New Delhi, Sep 13, India and Belarus have condemned terrorism in all its forms while calling for an early adoption of the India-initiated Comprehensive Convention on International Terrorism in the UN.
A joint statement issued following bilateral talks between Prime Minister Narendra Modi and Belarus President Alexander Lukashenko here on Tuesday said that both sides "condemn any form of terrorism and extremism and demonstrate their commitment to strengthening global security".
"They affirm their support for an early adoption of the UN Comprehensive Convention on International Terrorism that will advance and strengthen the framework for global cooperation and reinforce the message that acts, methods and practices of terrorism cannot be justified under any circumstances, regardless of their motivation, in all their forms and manifestations, wherever and by whomsoever they are committed," it stated.
"Belarus strongly condemns acts of terrorism against India resulting in loss of precious innocent lives."
According to the statement, both sides stressed that "terrorism is a global scourge that must be fought and terrorist safe havens rooted out in every part of the world".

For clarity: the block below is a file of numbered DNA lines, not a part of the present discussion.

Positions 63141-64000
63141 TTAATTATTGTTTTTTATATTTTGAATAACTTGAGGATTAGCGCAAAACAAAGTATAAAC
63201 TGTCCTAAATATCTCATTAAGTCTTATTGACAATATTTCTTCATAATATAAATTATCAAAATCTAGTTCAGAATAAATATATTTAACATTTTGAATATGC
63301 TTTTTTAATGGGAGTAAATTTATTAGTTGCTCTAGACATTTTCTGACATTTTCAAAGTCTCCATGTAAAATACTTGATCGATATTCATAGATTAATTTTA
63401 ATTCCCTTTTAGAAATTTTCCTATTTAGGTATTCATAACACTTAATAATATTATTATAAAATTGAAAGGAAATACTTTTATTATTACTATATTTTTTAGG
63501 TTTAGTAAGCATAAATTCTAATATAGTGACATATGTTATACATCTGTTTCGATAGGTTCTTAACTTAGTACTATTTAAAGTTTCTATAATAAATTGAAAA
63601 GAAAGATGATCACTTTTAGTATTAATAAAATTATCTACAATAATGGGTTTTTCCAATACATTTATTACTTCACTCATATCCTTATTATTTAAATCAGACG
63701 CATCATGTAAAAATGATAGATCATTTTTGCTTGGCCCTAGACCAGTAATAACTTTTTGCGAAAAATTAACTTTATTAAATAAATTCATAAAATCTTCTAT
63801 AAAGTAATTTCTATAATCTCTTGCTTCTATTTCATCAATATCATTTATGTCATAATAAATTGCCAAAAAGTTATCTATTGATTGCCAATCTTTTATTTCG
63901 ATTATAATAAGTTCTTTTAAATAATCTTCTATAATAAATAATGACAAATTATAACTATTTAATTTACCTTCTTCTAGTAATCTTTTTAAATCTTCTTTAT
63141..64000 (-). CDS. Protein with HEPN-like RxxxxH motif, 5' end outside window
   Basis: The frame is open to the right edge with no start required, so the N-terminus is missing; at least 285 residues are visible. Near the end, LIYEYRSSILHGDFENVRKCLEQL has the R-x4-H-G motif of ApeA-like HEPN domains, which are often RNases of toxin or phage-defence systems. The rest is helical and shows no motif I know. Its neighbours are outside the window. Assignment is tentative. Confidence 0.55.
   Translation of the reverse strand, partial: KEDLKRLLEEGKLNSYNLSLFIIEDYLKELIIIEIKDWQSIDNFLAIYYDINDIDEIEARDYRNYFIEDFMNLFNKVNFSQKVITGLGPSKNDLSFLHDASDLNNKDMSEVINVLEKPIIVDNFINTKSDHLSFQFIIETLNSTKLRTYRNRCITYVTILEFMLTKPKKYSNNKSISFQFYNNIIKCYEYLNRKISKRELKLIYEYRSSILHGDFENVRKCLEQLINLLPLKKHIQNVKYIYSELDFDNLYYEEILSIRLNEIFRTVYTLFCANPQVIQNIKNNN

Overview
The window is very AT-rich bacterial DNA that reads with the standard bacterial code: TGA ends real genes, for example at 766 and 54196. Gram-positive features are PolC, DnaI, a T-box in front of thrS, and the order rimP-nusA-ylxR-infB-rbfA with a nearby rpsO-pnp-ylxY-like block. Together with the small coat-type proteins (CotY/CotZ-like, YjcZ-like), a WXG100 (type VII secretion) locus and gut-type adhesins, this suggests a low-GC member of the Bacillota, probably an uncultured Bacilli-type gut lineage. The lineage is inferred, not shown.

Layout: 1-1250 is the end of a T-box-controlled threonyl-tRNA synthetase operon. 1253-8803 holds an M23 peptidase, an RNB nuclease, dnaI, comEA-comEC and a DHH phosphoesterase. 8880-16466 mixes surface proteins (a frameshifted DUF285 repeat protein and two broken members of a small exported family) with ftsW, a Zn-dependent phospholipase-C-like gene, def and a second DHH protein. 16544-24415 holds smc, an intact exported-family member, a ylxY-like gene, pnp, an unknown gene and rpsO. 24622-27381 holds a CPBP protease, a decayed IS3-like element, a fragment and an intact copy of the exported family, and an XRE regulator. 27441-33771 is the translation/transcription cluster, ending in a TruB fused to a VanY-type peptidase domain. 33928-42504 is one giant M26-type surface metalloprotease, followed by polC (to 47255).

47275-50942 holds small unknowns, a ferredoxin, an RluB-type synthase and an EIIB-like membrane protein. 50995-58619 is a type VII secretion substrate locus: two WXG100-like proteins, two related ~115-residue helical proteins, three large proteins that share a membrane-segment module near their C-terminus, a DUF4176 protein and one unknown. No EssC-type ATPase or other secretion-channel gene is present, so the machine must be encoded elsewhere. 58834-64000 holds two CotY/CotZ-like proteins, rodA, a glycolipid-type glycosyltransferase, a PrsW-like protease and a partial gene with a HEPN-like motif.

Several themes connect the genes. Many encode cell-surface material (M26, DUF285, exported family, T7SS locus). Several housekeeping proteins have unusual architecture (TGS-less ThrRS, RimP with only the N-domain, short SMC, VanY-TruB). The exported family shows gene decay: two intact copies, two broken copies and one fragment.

"India and Belarus are committed to strengthen cooperation against threats from globally designated terrorists irrespective of their origin," it stated.
It said that India and Belarus have a shared commitment to prevent the proliferation of weapons of mass destruction.
"In this context, Belarus welcomes India's application for membership in the Nuclear Suppliers Group and believes that India's admission into the group would strengthen global non-proliferation objectives."
The two countries also pledged to work together to prevent proliferation of weapons of mass destruction and their delivery systems and to deny access to such weapons by terrorists and non-state actors.
They would also "work closely in relevant international fora against drug trafficking and transnational organised crime, including trafficking in persons, illegal smuggling of migrants, as well as emerging crimes like, among others, trafficking in human organs and trafficking in cultural property".